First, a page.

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Is Walmart More Of A Threat To Amazon Than Many Think?


Image via Knowledge@Wharton - University of Pennsylvania

In 1994, a company named Amazon began operating as an online marketplace for selling books. As the internet became a part of everyday life, e-commerce took off while many brick-and-mortar retailers failed to adapt, even leading to the "retailpocalypse."


Amazon has always been the front-runner in e-commerce, with its share of the U.S. e-commerce market hitting 49% last year, accounting for 5% of all U.S. retail spending. There's a long list of retailers who have undoubtedly been affected by Amazon's dominance and Walmart is no different. For years, Walmart struggled to keep pace with Amazon in e-commerce.


Amazon, which has less than half the amount of revenue as Walmart, even passed Walmart as the most valuable retailer in the U.S. by market capitalization in 2015. Walmart, which is the largest company in the world by revenue, appears to be finally catching up with Amazon.


According to a recent survey by First Insight, Amazon is losing ground to Walmart pretty quickly. First Insight conducted the survey for the third time last month, after previously doing so in December 2017 and September 2018.


The frequency of consumers shopping on Amazon six times or more per month has fallen from 80% in 2017 to just 40% this year. Conversely, the frequency in which consumers shop on Amazon less than two times per month has gone from 10% to 40% over the same period.


The survey shows consumers now have a new favorite this year when asked if they prefer to shop at Walmart or Amazon - either online, in-store or both. The percentage of people who prefer Walmart increased from 47% to 55% over the last year. Meanwhile, the percentage of people who prefer Amazon fell to 45% from 53% last year.


When asked if the number of purchases they make on Amazon has increased or decreased, 12% of respondents said decreased, up from just 6% in 2017.


"The excitement of the Amazon box coming to your house is kind of dwindling off," First Insight CEO Greg Petro said in an interview. "I think the novelty of Amazon is wearing off."


Amazon currently has a market capitalization of roughly two and a half times that of Walmart, approximately $893 billion versus $338 billion. It will be worth keeping an eye on these two as they continue to fight each other to become the go-to retailer for consumers, and if these trends persist, what the effect will be on the two company's share prices.


Leftover Crumbs

  • They may not have to wait another 14 years. SoftBank, which continues to try and clean up the disaster at WeWork, reported its first quarterly loss in 14 years. The company's $100 billion Vision Fund contributed an operating loss of $8.9 billion for the quarter. "My investment judgment was poor in many ways and I am reflecting deeply on that," said SoftBank CEO Masayoshi Son. SoftBank wrote down the value of its WeWork investment by $3.4 billion during the quarter. Son appears to have confidence in his WeWork investment, saying "The logic is simple. Time will resolve . . . and we will see a sharp V-shaped recovery."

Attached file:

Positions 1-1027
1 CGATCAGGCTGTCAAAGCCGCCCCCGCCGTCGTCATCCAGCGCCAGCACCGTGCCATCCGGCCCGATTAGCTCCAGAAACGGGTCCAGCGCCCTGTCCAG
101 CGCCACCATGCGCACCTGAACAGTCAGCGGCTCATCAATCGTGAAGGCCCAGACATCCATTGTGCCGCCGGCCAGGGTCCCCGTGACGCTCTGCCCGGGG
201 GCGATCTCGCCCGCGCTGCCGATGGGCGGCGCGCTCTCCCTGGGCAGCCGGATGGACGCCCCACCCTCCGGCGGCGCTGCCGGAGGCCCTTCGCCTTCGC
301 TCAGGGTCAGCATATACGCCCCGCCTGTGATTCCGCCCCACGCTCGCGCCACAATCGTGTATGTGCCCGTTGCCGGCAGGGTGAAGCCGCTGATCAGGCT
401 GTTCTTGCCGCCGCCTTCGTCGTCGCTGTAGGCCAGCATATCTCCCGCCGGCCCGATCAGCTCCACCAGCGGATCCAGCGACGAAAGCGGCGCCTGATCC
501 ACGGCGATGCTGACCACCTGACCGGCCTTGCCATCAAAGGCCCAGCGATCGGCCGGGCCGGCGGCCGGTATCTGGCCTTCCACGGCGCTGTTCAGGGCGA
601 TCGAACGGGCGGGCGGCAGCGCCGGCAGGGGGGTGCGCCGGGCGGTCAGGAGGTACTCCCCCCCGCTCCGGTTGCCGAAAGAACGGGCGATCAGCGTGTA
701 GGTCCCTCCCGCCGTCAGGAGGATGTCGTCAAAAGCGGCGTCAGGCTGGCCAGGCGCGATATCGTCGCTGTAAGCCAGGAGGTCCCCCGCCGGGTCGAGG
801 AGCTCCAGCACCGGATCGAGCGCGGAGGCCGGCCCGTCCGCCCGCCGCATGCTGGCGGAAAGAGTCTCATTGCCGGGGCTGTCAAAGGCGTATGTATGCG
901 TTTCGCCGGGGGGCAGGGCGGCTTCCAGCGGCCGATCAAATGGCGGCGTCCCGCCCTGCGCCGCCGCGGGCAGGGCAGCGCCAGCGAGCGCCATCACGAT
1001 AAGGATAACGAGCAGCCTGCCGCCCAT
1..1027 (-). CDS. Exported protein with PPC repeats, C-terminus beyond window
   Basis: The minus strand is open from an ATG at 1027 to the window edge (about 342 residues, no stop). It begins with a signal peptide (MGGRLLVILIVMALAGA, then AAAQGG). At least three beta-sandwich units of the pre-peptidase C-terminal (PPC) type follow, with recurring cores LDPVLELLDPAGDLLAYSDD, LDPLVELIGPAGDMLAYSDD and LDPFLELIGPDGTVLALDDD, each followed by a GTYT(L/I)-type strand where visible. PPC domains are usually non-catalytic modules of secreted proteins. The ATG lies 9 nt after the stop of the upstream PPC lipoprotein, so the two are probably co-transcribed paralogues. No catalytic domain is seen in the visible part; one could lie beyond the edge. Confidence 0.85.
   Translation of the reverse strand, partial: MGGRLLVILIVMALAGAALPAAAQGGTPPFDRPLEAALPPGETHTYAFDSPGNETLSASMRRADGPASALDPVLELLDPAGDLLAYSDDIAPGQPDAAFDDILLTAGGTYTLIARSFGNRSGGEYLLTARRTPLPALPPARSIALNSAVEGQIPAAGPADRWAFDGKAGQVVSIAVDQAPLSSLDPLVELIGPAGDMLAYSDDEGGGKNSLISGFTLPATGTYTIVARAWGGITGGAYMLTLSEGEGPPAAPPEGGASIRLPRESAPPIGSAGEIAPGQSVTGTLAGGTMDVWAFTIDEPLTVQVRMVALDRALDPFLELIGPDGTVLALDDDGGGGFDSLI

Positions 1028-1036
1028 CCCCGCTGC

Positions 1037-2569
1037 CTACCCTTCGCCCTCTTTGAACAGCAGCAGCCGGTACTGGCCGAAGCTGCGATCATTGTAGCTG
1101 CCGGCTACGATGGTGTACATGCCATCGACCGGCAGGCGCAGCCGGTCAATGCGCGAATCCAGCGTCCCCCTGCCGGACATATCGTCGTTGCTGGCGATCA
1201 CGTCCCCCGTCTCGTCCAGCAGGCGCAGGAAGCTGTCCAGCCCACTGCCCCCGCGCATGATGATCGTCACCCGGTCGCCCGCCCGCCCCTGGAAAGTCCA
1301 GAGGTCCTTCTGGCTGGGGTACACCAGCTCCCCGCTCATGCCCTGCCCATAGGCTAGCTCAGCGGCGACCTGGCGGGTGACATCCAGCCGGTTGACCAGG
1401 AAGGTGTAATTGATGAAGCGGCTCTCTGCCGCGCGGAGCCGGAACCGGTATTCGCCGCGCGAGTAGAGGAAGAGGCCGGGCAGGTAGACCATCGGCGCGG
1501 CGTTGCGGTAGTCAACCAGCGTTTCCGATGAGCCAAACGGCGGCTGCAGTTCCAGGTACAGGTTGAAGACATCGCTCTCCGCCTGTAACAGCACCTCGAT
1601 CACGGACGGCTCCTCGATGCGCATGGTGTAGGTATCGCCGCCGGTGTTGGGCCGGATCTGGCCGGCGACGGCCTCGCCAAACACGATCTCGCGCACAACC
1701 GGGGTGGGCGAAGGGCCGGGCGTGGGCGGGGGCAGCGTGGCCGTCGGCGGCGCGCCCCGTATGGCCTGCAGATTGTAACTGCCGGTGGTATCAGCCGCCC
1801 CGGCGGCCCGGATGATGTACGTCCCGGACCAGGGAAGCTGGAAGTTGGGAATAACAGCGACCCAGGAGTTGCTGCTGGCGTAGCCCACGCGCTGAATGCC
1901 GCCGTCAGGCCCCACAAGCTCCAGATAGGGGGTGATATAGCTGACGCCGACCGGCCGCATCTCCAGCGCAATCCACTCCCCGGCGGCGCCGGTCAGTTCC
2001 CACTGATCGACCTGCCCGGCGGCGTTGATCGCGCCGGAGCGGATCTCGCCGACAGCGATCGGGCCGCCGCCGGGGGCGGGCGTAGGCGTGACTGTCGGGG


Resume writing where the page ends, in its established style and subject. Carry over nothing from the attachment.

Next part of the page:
• You don't see this too often. Xerox, the company known for printers and copiers, has reportedly made a cash-and-stock acquisition offer for personal computer and printer maker HP. Xerox, which has a market capitalization of about $8 billion, is making a play for much larger HP, which has a market value of about $27 billion. Xerox reportedly already has funding lined up for the deal. Both companies declined to comment on the rumor. 

  • We'll see about that. Fresh off reporting quarterly results, which included a net loss of $1.16 billion, Uber CEO Dara Khosrowshahi said "We are very, very, very different from WeWork." Speaking at a conference, he explained "Fundamentally the rideshare market is of scale, is global, is an attractive business, and it’s only going to get better in a competitive market." Shares of Uber are now down more than 40% from their high with the company still sporting a market capitalization above $47 billion. 

  • This perfectly sums up the IPO market in 2019. Française des Jeux, the state-owned lottery operator in France, is valued at €3 billion, or $3.32 billion, according to its IPO prospectus released yesterday. France, which owns 72% of the lottery operator, will maintain a 20% stake following the IPO. The sale of the stake could generate as much as €1.7 billion for France, which is part of President Emmanuel Macron's plan to privatize state-owned entities to improve the country's economy. The final pricing will be determined on November 21.

  • This isn't the first, and won't be the last. An open letter by Google employees is the latest example of employees calling on companies to give up profits to solve bigger issues. More than 1,100 Google employees are calling on the company to cancel its contracts with the oil and gas industry. The employees want Google, which has contracts with some of the largest oil-related companies, to create a stronger plan to address climate change. Some of the demands from the letter call for "Zero contracts to enable or accelerate the extraction of fossil fuels" and "Zero funding for climate-denying or -delaying think tanks, lobbyists, and politicians."